So what do you know about Braille? Test your knowledge here in our fun quiz How did you do? Do you have any questions about Braille? Just ping us an email, we’ll be happy to help. You can also follow us on Twitter: @a2itranscribes Or for top accessibility tips straight to your inbox, sign up for our newsletter
How many people read Braille in the UK? How many books are available in alternative formats? What font size is Large Print? You’ll find all these statistics and more in our handy infographic about alternative formats Let us know any if you have any questions about accessible formats or the transcription process – we’ll be happy to help answer them! Sign up to our to brief newsletter for more accessibility tips and knowledge!
What steps can you take to reach all your print-disabled students and potential students? Making sure your prospectus and open day brochures are available in alternative formats is the first stage in widening participation for students who are visually impaired or otherwise print-disabled. Taking the initiative and having these documents already transcribed and on the shelf, ensures that when you do have a request from a prospective student for an accessible
Recent research into how sensory-impaired people access disability benefits highlights problems in the PIP benefits application process. These problems are unnecessary, and hinder people from accessing the benefits they both rely on, and are entitled to. Ensuring people can access their disability benefits is of utmost priority, and these issues need to be addressed. But we think that the report’s recommendations are applicable to many client-facing services. In this post, we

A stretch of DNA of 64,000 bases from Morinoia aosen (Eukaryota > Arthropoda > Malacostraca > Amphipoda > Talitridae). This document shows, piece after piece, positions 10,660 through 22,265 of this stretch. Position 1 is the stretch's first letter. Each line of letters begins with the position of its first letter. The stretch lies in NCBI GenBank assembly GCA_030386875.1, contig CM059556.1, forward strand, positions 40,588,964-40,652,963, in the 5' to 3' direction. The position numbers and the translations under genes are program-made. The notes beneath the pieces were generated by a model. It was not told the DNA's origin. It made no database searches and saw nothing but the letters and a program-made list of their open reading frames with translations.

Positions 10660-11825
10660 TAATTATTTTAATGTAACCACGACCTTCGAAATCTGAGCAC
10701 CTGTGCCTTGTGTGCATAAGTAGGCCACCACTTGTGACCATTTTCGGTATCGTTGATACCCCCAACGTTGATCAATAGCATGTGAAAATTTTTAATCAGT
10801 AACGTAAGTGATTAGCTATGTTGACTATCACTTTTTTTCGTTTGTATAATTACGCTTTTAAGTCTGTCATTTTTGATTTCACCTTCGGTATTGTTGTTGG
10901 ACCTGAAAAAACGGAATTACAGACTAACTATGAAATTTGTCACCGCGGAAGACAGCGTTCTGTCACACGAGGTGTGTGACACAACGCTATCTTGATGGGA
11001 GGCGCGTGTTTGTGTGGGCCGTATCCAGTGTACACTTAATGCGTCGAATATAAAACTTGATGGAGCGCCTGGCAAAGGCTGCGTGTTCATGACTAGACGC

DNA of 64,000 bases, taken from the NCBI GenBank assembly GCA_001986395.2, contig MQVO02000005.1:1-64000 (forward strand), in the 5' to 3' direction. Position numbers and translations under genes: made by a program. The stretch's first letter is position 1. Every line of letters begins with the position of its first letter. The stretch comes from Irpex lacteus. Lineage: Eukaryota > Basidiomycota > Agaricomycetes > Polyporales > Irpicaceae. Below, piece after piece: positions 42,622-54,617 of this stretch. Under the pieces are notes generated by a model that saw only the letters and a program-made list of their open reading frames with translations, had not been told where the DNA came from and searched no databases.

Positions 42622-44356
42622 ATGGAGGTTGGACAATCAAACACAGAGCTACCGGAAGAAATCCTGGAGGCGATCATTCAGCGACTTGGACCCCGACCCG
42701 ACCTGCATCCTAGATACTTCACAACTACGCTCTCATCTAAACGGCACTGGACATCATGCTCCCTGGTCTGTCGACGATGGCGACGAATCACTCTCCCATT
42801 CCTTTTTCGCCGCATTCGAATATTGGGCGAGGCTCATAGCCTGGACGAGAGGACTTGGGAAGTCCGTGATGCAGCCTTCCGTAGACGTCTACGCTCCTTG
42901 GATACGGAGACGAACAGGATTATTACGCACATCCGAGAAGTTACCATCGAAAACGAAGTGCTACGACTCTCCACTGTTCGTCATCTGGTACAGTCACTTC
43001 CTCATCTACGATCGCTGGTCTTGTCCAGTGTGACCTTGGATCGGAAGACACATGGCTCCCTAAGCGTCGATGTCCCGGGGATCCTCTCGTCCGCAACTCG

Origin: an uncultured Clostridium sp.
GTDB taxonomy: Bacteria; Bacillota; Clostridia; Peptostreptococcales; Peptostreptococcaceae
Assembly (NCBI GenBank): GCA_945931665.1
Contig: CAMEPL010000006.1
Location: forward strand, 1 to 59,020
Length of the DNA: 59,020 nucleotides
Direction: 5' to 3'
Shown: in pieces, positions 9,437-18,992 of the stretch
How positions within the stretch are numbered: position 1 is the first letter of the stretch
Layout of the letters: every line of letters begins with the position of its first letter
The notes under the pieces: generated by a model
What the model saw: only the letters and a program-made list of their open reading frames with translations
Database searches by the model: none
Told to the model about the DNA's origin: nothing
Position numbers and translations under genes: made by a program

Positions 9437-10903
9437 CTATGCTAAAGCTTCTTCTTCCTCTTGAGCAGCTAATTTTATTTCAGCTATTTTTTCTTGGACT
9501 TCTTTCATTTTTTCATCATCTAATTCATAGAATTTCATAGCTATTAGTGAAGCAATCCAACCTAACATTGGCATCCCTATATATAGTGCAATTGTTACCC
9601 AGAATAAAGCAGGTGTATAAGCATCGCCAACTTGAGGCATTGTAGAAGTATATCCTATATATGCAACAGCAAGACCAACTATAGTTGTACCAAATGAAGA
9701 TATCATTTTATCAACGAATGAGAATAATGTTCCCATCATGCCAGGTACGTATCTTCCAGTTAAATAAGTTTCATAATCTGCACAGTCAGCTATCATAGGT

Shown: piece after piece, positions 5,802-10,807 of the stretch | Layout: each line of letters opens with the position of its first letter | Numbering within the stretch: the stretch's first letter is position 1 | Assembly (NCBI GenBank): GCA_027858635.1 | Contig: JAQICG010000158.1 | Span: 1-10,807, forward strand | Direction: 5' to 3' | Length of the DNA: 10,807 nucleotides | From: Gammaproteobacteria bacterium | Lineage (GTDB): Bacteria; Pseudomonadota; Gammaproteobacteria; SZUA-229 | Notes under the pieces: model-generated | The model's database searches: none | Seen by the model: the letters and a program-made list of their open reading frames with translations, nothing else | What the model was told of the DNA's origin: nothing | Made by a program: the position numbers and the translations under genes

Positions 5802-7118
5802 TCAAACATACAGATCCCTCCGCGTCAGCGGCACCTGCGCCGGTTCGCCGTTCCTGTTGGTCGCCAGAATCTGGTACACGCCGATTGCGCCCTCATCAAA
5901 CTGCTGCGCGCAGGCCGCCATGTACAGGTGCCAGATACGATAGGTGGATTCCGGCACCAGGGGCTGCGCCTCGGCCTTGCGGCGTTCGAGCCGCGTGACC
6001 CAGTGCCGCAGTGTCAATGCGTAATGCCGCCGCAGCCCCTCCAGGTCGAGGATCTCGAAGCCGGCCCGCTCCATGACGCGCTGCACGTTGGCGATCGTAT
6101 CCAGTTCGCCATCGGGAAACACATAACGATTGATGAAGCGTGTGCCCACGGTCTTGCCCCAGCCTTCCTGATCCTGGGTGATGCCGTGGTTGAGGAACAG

How A2i can help you comply with the Accessible Information Standard The UK government’s Accessible Information Standard came into force from the 1st August 2016. You may already know that the Standard requires publicly funded health and social care organisations to ensure patients, service-users, their parents and carers can get information in an accessible format – such as Braille, Large Print, Audio, Easy Read or via Email. The Standard also
How can we make linguistics and language learning accessible for visually impaired students? I’ve just returned from a very fruitful and inspiring workshop, ‘Accessible Linguistics for Visually Impaired Students’ (ALVIS), organised by York St John university exploring just this. Students, academics, teachers and professionals from Brazil, Poland and across the UK gathered in the beautiful city of York last week to discuss and share information on how to make linguistics courses –
It may seem an odd question, but just how accessible is your statement about your document’s accessibility? We often find that document accessibility statements like ‘this information is available in alternative formats on request’ are in a tiny, hard-to-read font or colour, often hidden away at the back of the document – when they should be front and centre! If you’ve already made the effort to produce your information in